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Curr Opin Lipidol. 2014 Feb;25(1):20-6. doi: 10.1097/MOL.0000000000000044.

Dietary patterns, Mediterranean diet, and cardiovascular disease.

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aDepartment Preventive Medicine and Public Health, University of Navarra, Pamplona, Spain bCIBERobn, Instituto de Salud Carlos III, Madrid, Spain.

Erratum in

  • Curr Opin Lipidol. 2014 Aug;25(4):326.



The objective of this manuscript was to review the evidence on the association between adherence to a Mediterranean diet (MeDiet) and the risk of cardiovascular disease (CVD). We also updated the results of the last available meta-analysis.


In 2013, a landmark study in the field, the PREvención con DIeta MEDiterránea randomized trial, with 7447 high-risk participants, published its final results. They provided a strong support to the beneficial role of a traditional MeDiet for primary cardiovascular prevention. When these results were combined with those of the Lyon Diet Heart Study (a secondary prevention trial), we found that an intervention with a MeDiet was associated with a 38% relative reduction in the risk of CVD clinical events (pooled random-effects risk ratio: 0.62; 95% confidence interval, CI: 0.45-0.85). Regarding observational studies assessing clinical end-points as outcome, we identified seven new cohort studies published after the last meta-analysis. After removing studies that only assessed fatal outcomes, a two-point increase in adherence to the MeDiet (0-9 score) was associated with a significant reduction in cardiovascular events (pooled risk ratio: 0.87; 95% CI: 0.85-0.90) with no evidence of heterogeneity.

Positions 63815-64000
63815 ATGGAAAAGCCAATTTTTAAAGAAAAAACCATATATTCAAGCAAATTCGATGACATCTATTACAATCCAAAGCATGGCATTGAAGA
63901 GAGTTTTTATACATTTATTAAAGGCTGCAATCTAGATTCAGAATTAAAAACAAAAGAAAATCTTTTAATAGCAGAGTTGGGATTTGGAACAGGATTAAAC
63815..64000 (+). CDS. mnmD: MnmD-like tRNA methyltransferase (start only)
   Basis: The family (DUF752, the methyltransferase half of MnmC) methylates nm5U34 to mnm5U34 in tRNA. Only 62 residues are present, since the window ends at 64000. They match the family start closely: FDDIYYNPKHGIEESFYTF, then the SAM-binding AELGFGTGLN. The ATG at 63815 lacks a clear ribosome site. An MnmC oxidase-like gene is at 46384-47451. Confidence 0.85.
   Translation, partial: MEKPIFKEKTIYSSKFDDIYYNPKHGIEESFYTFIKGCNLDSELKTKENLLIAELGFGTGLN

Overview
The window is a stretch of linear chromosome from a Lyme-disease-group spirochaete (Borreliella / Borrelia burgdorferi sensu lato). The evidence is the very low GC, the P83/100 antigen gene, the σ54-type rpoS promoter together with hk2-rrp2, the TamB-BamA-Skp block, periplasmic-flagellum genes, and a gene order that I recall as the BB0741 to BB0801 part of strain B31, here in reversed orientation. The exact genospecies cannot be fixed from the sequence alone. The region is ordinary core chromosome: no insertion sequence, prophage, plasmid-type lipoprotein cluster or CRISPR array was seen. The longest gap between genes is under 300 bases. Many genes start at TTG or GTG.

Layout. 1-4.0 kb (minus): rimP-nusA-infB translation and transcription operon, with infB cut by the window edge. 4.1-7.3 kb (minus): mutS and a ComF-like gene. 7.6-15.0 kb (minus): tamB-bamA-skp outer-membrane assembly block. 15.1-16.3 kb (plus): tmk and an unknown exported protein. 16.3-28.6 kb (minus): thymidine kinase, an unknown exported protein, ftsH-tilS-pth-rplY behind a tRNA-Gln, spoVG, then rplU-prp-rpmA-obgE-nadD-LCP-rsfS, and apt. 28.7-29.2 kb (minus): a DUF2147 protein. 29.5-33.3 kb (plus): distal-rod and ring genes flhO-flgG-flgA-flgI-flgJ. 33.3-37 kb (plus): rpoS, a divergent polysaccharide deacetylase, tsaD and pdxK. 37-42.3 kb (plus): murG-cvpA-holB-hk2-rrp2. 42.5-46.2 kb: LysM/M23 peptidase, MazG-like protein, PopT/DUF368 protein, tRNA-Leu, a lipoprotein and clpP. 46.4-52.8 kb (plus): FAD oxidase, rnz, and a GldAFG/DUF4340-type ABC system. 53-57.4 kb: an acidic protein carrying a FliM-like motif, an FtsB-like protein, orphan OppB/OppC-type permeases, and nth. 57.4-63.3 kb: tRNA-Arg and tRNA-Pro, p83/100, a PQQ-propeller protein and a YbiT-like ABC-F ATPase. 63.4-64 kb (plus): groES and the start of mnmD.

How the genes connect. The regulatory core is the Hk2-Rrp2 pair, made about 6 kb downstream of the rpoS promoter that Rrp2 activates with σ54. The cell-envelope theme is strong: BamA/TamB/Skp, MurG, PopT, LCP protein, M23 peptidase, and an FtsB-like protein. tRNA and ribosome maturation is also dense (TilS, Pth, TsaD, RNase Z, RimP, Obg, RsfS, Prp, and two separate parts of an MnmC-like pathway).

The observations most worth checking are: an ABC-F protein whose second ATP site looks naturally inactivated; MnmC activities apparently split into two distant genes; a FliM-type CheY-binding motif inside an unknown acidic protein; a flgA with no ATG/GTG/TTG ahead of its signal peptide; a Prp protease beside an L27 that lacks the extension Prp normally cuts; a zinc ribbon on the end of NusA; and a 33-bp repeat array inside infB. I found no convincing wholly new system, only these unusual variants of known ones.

Consistent evidence suggests that the promotion of the Mediterranean dietary pattern is an effective and feasible tool for the prevention of CVD.

[Indexed for MEDLINE]

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